Weary from the night march and the grueling events of the previous several days, the Continentals broke and fled after exchanging volleys of musketry. A brigade of Pennsylvania militia, commanded by Brig. Gen. John Cadwallader, with a few companies of marines attached, fared no better. The retreating American troops rallied when Washington appeared on the battlefield at the crucial moment. As he rode ahead to assume personal command of the battle, Washington called out to the retreating men, "Parade with us, my brave fellows. There are but a handful of the enemy, and we will have them directly." Other American units advancing to the sound of the guns moved against the British flanks. Nearly surrounded, Mawhood ordered a bayonet charge to help his now outnumbered force break the encirclement and retreated toward Princeton. By this time, Cornwallis' army was advancing from the direction of Trenton to catch Washington in a trap. The Americans pushed on to Princeton, where about 200 men of Mawhood's rear guard had taken refuge in Nassau Hall on the campus of the College of New Jersey – now Princeton University. A few rounds of artillery fired at the building convinced the Redcoats to capitulate.
Having achieved another unlikely victory, the Americans suffered 23 men killed, including General Mercer, and 20 wounded compared to the British losses of 28 dead, 58 wounded and 323 captured. Convinced that his men had accomplished all that he could expect, Washington headed to winter quarters in Morristown. The victory had raised the spirits of his army, spurred the recruitment of new soldiers to fill the depleted ranks and raised the hopes of Americans seeking independence.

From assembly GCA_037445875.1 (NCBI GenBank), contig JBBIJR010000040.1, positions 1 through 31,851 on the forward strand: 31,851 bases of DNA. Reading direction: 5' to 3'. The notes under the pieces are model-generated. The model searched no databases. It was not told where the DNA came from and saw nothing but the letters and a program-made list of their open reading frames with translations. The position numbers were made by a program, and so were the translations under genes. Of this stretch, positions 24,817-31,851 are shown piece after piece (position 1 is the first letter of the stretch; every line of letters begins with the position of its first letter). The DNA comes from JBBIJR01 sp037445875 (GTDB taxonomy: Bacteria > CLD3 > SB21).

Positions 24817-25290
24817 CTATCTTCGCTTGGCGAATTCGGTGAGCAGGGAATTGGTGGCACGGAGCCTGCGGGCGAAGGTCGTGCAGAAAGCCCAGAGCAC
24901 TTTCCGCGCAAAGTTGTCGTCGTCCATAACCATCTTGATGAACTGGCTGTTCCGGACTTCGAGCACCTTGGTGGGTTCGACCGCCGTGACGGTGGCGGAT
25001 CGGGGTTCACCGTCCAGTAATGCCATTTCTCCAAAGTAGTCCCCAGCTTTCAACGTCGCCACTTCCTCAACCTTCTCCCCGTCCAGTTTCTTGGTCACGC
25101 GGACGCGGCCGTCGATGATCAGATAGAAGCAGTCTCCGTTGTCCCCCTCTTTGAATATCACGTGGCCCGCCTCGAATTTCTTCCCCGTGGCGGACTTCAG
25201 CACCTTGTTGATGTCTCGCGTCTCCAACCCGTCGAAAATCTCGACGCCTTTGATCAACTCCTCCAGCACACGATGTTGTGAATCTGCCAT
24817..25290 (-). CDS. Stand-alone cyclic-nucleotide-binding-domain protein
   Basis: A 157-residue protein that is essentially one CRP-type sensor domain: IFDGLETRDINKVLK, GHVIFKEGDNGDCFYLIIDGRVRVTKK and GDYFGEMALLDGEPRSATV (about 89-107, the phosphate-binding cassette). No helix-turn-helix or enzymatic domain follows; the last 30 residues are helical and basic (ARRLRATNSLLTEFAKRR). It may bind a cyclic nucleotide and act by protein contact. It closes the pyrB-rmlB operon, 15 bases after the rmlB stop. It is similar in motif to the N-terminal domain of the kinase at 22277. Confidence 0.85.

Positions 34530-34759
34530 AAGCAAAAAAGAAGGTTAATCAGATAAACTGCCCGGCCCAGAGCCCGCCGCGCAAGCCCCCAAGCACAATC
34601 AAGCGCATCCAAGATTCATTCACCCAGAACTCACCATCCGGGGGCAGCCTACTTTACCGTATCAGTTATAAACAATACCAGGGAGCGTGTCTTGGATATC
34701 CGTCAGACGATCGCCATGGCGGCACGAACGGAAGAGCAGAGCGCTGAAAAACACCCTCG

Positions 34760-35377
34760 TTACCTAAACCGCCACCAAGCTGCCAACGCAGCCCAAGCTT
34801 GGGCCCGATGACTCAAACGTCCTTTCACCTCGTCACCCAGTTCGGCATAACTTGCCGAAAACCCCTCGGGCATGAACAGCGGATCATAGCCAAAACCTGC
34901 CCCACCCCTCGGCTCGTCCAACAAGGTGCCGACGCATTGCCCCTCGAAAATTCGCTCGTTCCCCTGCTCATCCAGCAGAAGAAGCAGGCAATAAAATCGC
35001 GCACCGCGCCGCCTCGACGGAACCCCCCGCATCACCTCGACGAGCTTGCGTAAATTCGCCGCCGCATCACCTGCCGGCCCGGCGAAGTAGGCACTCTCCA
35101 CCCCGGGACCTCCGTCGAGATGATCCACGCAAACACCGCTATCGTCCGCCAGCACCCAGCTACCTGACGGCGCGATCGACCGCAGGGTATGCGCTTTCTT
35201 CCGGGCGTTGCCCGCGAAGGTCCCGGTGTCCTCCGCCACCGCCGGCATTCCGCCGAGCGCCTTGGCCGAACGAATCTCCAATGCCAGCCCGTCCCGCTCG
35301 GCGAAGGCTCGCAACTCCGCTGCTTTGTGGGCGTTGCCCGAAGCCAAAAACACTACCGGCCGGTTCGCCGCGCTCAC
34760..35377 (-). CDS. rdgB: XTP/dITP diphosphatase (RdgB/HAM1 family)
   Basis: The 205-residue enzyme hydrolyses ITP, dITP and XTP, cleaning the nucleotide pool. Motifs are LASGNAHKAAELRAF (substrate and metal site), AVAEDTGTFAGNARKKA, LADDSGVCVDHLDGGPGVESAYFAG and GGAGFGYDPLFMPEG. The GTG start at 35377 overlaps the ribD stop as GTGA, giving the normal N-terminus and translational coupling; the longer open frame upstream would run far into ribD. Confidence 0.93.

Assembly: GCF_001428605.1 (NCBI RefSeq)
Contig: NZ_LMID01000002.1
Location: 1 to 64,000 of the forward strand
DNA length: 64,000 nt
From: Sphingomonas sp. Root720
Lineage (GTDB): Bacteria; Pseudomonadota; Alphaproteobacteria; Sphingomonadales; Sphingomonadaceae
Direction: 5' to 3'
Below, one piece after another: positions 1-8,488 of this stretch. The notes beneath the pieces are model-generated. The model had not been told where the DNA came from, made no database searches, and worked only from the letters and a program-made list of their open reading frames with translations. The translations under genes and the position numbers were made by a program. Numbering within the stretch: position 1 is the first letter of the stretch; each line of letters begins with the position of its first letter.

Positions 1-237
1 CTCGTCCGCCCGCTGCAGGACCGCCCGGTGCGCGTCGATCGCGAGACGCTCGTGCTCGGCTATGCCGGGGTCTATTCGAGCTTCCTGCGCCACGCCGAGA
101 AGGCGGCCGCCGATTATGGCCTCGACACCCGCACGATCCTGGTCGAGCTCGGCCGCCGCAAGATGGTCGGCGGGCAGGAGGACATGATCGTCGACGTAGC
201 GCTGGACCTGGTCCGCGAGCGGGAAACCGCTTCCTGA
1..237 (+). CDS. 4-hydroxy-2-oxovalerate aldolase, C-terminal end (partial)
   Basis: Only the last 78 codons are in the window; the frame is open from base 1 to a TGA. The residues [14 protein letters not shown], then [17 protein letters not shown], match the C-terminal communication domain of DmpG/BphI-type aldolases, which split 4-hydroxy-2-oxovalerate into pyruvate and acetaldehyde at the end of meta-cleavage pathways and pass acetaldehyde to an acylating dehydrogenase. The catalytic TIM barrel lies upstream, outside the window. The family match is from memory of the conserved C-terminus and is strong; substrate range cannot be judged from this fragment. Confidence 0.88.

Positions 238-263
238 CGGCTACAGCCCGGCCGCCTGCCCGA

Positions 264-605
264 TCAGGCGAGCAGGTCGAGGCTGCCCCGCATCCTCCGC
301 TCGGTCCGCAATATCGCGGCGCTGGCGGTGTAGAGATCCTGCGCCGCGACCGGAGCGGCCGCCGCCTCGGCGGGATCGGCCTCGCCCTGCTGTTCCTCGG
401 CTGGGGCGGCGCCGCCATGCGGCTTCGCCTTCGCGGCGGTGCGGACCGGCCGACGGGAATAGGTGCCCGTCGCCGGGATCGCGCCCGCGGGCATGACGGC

Over the winter, the Continental Army used Morristown as a base from which it conducted partisan operations in conjunction with local Patriot militia, and threatened British installations and lines of communications. The defeats experienced by his army during the "ten crucial days" had angered General Howe, and convinced him to consolidate his forces. He ordered many of the British outposts in New Jersey abandoned and directed Cornwallis to withdraw back to New Brunswick and New York City. Washington's victory at Princeton ultimately forced the British to forfeit much of what they had won the previous autumn.
A New Battle at Princeton
Today, a good portion of the site of the Battle of Princeton is preserved as a New Jersey state park, although the most significant part of the battlefield, which sits on private property, is in danger of catastrophic destruction from residential development. The very site of Washington's counterattack, where he inspired his men "to parade with us, my brave fellows," and the climax of "the ten crucial days that saved the American Revolution," is being excavated to make way for several units of a housing project. Undeterred by the impassioned pleas of historic preservation, veterans, patriotic, civic and environmental groups, the Institute for Advanced Study, which owns the property, is moving forward with plans to destroy one of the most historic piece of real estate in the United States.
CMH Related Publications